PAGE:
Private English tutoring in London and online
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Toby — our featured English tutor in London
Toby graduated from Oxford in 2012 with a degree in English Language and Literature. He then completed a Master of Fine Arts in Creative Writing at New York University.
Toby has over 1000 hours' tutoring experience in English Language and English Literature, including a lot of teaching for 11+ and 13+ exams.
He has also taught English Language and English Literature in schools.
A Fun and Easy Way to Become a Better Writer
A question often posed to me by the parents of my students: “What can my son/daughter do to improve their writing?”. I get this from the mothers and fathers of GCSE students, of A Level students, of younger children, and of more mature learners. “Well,” I usually respond, raising a scholarly eyebrow, “does she read for pleasure?” More often than not this is met with an unimpressed look, bordering on disdain. “Of course she does. She burnt her way through all the Harry Potters.” “Ah,” I say, “and does she write letters?”
I want you to take up a new pastime: the art of letter writing. How old do you think Gustave Flaubert, author of Madame Bovary, was when he wrote the following New Year’s greeting to his friend?
Any guesses? He was nine years old. Articulate little fellow, wasn't he! This is everything a good letter ought to be: amusing, opinionated, and affectionate. How did he get to be so good at expressing himself through the written word at such a young age? Great writers of the past, from Cicero to John Keats, have always honed their writing skills by composing short notes to entertain their friends, and to spread news and gossip. In our time, social media sites, instant messaging, and the ubiquity of mobile phones, threaten to displace this historic form of communication.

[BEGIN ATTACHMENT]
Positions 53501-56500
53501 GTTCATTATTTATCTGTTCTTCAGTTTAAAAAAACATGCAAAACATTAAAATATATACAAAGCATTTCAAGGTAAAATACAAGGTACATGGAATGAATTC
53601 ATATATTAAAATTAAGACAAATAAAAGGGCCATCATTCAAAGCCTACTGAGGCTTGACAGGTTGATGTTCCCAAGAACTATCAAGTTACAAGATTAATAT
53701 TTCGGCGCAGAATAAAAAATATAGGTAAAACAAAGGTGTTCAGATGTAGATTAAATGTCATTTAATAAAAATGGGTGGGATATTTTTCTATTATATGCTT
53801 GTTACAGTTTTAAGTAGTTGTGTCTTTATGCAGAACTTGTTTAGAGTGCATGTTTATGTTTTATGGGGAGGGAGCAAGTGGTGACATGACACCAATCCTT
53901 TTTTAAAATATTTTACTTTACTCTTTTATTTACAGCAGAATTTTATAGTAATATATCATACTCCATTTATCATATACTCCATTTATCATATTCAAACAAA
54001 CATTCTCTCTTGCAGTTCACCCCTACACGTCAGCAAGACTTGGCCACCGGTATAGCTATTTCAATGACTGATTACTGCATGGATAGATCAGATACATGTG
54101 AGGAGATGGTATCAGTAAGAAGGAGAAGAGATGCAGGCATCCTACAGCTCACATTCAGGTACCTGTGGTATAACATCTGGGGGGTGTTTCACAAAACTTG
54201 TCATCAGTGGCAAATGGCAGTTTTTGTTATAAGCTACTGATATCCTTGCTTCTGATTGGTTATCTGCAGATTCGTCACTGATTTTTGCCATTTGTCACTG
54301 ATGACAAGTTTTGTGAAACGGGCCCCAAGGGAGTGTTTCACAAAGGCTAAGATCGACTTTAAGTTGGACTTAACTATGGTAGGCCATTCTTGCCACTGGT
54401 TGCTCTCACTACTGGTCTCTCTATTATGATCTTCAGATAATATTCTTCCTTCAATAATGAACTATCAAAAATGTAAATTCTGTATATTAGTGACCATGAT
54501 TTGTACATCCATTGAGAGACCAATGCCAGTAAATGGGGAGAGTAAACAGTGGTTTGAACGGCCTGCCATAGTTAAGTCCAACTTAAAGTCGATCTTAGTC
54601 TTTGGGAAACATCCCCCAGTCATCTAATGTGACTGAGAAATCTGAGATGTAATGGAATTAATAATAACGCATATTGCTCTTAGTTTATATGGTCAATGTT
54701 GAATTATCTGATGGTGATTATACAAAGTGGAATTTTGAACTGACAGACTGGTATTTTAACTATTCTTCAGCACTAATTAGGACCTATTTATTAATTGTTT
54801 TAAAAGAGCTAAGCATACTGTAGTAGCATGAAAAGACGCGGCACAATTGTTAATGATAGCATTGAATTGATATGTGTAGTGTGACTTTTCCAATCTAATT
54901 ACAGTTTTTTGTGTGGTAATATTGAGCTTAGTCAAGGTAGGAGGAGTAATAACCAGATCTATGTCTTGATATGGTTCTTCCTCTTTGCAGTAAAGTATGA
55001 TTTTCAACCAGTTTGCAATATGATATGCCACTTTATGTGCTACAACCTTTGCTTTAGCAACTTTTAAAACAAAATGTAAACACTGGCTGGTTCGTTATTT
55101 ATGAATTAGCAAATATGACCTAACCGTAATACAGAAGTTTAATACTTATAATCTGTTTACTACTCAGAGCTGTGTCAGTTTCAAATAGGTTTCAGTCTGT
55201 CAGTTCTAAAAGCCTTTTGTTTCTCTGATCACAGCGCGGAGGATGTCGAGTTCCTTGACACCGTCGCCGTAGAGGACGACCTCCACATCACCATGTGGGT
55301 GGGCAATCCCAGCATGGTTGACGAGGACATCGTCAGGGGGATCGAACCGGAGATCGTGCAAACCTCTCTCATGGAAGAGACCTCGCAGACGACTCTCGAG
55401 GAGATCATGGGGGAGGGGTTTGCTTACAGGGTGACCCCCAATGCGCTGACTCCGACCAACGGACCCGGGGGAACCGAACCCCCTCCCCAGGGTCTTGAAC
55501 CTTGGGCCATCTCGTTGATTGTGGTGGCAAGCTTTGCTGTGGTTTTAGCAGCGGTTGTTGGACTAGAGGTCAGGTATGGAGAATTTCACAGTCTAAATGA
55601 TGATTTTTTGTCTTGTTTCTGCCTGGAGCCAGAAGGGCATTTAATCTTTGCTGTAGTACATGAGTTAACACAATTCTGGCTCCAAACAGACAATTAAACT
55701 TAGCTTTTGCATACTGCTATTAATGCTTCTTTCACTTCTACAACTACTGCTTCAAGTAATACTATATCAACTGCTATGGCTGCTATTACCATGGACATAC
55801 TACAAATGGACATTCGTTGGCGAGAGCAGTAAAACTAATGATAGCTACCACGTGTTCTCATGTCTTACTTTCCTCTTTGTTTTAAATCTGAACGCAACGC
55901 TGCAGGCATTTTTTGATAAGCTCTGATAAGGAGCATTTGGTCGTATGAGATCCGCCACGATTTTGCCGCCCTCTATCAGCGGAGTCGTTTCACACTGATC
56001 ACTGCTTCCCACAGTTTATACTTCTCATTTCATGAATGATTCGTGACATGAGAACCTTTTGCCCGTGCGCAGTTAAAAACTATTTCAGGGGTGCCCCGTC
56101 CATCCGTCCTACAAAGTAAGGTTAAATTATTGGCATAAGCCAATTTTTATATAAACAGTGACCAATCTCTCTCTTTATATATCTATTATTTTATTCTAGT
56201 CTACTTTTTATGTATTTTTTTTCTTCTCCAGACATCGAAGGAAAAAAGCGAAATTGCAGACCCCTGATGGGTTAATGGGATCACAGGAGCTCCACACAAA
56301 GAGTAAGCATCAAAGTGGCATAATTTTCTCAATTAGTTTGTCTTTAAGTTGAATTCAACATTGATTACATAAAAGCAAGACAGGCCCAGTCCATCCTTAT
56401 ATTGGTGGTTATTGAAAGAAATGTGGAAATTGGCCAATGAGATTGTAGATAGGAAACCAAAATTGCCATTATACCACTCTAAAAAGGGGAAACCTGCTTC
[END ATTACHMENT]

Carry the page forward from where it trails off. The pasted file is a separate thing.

Of course, it is a huge drag to gather together paper, pen, and stamps, to then look up an address, and walk down to a postbox. Not to mention the unpleasantness of licking the adhesive strip at the top of an envelope. I'd be the last person to blame you for thinking it's not worth the effort. But thankfully our age has also made letter-writing easier and quicker than it has ever been before — we have emails.
So, my advice to anyone who wants to improve their writing, whether they have an English Language GCSE looming over the horizon or not, is this: sit down at your laptop two or three evenings a week and write a thoughtful, lengthy email to a friend you haven’t seen in some time. Or a distant member of your family. The aim is to be as interesting as possible. Try to imagine the person you address is sitting in the room with you eagerly listening. Make it personal. Tell an anecdote that has recently taken place in your life. Talk about something you feel strongly about. Ask for your correspondent’s opinions on a problem you have. Think about what advantages the long-form email has over the comparatively short text messages, and make use of them. Of if you prefer, just give up TV and video games, and spend more time reading.
We offer English tutoring at a wide variety of levels, from young learners (7+, 11+, 13+, etc.) to older learners (GCSE, IGCSE, A Level, IB, Pre-U, etc.) and even to adult learners (those doing undergraduates or Masters courses, or learning just for fun).
Our qualified English tutors have been hand-picked by teaching experts (our longest-standing, most successful tutors, some of whom are PGCE qualified teachers) in our thorough selection process.
We offer five varied English tuition rates to suit all budgets, with prices depending on the tutors' qualifications and their total number of hours of private tuition or classroom teaching experience.